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Wednesday, May 28, 2008

Best Companies for Multicultural Women

The list is in! Working Mother Magazine released its 100 Best Companies for Multicultural Women. The odd thing is there is not one Florida company on the list. NOT ONE. That strikes me as insane consider our multicultural population and how embracing companies in our area have been.

Here is the criteria: hiring, pay and promotion of multicultural employees. This year, the magazine gave the most weight to questions involving the representation, recruitment and retention of women of color. I'm not sure whether the magazine considered Hispanic representation but I plan to ask the editor.

The report says unlike their Boomer parents, Gen Y's tend to look beyond skin color for their identity, choosing instead to define themselves by age or lifestyle. This shift is causing companies to rethink their diversity strategies so that they resonate with a group that's eager for speedy advancement. Do you agree? Should your company be on the list?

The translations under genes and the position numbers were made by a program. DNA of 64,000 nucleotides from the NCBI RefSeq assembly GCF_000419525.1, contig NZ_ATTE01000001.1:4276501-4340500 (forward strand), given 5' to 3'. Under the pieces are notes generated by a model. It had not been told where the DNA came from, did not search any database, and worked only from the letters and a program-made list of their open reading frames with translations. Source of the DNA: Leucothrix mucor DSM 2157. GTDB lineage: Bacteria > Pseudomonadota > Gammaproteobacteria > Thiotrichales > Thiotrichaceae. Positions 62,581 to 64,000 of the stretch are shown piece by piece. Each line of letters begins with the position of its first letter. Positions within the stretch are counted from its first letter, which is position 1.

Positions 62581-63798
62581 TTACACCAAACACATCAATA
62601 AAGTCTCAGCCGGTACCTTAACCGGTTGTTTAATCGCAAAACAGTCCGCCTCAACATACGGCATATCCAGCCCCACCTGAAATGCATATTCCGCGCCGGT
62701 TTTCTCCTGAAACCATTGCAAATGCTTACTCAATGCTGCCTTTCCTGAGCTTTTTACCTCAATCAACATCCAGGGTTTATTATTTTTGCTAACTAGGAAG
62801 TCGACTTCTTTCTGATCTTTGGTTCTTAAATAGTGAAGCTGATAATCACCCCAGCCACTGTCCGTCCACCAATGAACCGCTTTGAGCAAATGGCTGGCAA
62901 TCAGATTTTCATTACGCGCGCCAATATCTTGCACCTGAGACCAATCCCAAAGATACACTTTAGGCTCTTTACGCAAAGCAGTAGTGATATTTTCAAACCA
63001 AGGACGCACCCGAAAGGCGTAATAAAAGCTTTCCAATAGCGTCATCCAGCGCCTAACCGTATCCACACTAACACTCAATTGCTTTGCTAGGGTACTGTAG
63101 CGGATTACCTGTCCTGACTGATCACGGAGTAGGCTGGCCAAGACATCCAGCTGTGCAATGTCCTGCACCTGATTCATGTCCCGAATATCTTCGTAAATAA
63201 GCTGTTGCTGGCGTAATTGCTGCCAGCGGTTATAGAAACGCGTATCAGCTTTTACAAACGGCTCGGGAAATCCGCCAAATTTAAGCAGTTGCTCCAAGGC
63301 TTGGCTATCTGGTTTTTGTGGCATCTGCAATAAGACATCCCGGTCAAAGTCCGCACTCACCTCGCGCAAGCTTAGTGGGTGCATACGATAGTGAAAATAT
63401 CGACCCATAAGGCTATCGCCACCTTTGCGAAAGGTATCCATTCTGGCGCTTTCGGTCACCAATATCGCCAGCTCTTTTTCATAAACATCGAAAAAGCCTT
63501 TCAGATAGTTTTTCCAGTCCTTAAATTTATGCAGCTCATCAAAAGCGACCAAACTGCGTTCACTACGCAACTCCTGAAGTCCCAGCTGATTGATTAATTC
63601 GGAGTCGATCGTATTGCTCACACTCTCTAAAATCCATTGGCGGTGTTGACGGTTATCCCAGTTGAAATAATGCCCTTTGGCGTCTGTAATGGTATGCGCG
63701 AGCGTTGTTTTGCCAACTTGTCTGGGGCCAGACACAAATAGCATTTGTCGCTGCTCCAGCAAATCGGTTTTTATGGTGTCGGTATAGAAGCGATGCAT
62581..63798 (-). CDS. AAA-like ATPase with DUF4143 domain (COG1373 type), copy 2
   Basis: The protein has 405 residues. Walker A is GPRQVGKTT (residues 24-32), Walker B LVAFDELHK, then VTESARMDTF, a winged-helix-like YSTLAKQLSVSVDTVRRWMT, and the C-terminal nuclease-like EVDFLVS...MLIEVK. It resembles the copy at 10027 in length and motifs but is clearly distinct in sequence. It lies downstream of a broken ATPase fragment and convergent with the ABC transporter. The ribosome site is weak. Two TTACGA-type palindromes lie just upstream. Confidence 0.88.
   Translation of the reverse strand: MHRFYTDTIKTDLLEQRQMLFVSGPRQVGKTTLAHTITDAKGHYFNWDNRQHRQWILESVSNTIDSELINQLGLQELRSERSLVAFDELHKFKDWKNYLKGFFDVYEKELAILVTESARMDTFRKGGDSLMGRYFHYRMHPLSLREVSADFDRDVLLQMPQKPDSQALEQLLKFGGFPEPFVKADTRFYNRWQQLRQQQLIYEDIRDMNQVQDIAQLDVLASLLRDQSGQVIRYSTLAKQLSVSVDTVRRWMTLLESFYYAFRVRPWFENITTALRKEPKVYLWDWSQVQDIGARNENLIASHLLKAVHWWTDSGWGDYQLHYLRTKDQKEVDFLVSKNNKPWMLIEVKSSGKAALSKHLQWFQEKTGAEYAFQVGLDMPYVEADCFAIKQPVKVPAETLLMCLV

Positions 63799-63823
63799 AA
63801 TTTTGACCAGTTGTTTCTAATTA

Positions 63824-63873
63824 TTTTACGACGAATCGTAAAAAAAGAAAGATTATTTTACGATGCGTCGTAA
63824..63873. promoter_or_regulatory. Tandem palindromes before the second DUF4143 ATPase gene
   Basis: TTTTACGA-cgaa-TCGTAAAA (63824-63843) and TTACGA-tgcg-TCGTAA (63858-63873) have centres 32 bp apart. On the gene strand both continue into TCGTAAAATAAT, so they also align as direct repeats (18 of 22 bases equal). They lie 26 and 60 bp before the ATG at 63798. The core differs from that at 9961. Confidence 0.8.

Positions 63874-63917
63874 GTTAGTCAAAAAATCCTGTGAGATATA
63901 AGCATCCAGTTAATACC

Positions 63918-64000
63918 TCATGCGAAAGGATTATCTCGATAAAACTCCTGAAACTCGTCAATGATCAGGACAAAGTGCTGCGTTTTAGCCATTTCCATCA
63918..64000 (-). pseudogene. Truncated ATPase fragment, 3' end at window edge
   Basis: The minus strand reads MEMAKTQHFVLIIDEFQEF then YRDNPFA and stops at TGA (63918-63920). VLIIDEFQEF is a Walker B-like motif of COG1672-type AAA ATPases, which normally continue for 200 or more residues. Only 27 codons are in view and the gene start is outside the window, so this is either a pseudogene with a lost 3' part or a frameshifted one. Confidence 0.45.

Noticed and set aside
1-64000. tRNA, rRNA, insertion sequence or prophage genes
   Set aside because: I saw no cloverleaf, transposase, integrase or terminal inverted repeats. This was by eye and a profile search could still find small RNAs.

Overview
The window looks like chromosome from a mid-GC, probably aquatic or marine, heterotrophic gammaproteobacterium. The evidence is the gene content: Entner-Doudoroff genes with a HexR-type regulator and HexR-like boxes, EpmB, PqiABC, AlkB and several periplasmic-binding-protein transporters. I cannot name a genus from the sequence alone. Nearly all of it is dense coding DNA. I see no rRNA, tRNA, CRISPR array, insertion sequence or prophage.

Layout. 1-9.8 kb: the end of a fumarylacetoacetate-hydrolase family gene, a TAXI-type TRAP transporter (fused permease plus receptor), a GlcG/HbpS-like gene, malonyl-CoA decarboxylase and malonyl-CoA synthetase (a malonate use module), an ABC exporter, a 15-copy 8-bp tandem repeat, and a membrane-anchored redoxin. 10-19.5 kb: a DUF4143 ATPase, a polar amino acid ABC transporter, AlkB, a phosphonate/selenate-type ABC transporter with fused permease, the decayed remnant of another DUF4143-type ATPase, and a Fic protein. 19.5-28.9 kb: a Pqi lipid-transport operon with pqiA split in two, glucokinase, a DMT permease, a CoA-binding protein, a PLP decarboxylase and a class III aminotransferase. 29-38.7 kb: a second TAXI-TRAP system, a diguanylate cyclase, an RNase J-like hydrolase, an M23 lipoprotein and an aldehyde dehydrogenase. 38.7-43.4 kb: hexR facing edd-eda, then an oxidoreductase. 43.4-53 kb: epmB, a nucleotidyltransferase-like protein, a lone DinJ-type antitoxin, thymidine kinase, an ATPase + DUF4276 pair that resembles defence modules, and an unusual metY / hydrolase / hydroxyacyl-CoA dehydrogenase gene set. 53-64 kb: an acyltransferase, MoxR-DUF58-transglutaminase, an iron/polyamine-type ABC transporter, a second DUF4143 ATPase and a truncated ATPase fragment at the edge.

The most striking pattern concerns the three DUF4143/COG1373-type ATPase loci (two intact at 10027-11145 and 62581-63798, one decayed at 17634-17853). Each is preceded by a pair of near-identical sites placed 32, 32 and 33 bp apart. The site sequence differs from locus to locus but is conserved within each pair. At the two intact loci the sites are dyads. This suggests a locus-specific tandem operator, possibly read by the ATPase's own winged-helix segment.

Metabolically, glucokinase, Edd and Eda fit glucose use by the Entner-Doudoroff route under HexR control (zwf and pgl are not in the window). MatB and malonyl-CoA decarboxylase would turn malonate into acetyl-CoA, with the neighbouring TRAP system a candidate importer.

Tuesday, May 27, 2008

Can you relate to Carrie Bradshaw?



What are you doing May 30th? That's the big topic at work today because May 30th is the opening date for the Sex & the City movie. Productivity must be sagging in offices nationwide as women discuss when and where they're going to see it on the big screen.

One of my girlfriends who lived for a while as a single woman in NYC is taking the day off work on Friday to see the movie. I may join her. I’m sure we won’t be alone in the theater. All day at my office, the girls are buzzing about getting a group together to go see it.


Why does this foursome inspire so much female camaraderie? Asks blogger Leslie Morgan Steiner. The New York Times reports in This One Goes Out to the Ladies -- and Their Friends that mobs of women across the country have made elaborate opening night plans (including flying en masse to Manhattan to see the movie on location).